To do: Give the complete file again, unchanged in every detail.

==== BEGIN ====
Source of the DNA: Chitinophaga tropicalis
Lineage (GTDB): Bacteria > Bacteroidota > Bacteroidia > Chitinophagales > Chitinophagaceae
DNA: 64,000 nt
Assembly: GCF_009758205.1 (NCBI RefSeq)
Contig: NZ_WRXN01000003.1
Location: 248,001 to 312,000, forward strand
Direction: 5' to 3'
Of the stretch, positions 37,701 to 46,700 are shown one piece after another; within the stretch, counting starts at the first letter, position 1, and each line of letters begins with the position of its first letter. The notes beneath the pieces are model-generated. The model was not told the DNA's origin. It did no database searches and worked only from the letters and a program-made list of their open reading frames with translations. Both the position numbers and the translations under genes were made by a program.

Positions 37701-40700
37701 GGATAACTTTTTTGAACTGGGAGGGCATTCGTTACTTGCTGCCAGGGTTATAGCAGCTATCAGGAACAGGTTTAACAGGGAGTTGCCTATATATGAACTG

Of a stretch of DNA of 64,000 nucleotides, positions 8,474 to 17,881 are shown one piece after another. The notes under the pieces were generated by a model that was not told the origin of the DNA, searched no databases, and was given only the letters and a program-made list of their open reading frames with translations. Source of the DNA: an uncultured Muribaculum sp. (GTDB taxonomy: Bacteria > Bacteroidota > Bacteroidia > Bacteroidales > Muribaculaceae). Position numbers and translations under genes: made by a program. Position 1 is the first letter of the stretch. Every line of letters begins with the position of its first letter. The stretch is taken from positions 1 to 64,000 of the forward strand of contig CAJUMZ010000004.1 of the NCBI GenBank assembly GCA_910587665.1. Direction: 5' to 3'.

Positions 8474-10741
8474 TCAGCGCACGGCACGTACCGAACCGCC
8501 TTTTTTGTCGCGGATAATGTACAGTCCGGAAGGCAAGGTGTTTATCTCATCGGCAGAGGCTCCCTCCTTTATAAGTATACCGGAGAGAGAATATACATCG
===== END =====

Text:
Source of the DNA: Chitinophaga tropicalis
Lineage (GTDB): Bacteria > Bacteroidota > Bacteroidia > Chitinophagales > Chitinophagaceae
DNA: 64,000 nt
Assembly: GCF_009758205.1 (NCBI RefSeq)
Contig: NZ_WRXN01000003.1
Location: 248,001 to 312,000, forward strand
Direction: 5' to 3'
Of the stretch, positions 37,701 to 46,700 are shown one piece after another; within the stretch, counting starts at the first letter, position 1, and each line of letters begins with the position of its first letter. The notes beneath the pieces are model-generated. The model was not told the DNA's origin. It did no database searches and worked only from the letters and a program-made list of their open reading frames with translations. Both the position numbers and the translations under genes were made by a program.

Positions 37701-40700
37701 GGATAACTTTTTTGAACTGGGAGGGCATTCGTTACTTGCTGCCAGGGTTATAGCAGCTATCAGGAACAGGTTTAACAGGGAGTTGCCTATATATGAACTG

Of a stretch of DNA of 64,000 nucleotides, positions 8,474 to 17,881 are shown one piece after another. The notes under the pieces were generated by a model that was not told the origin of the DNA, searched no databases, and was given only the letters and a program-made list of their open reading frames with translations. Source of the DNA: an uncultured Muribaculum sp. (GTDB taxonomy: Bacteria > Bacteroidota > Bacteroidia > Bacteroidales > Muribaculaceae). Position numbers and translations under genes: made by a program. Position 1 is the first letter of the stretch. Every line of letters begins with the position of its first letter. The stretch is taken from positions 1 to 64,000 of the forward strand of contig CAJUMZ010000004.1 of the NCBI GenBank assembly GCA_910587665.1. Direction: 5' to 3'.

Positions 8474-10741
8474 TCAGCGCACGGCACGTACCGAACCGCC
8501 TTTTTTGTCGCGGATAATGTACAGTCCGGAAGGCAAGGTGTTTATCTCATCGGCAGAGGCTCCCTCCTTTATAAGTATACCGGAGAGAGAATATACATCG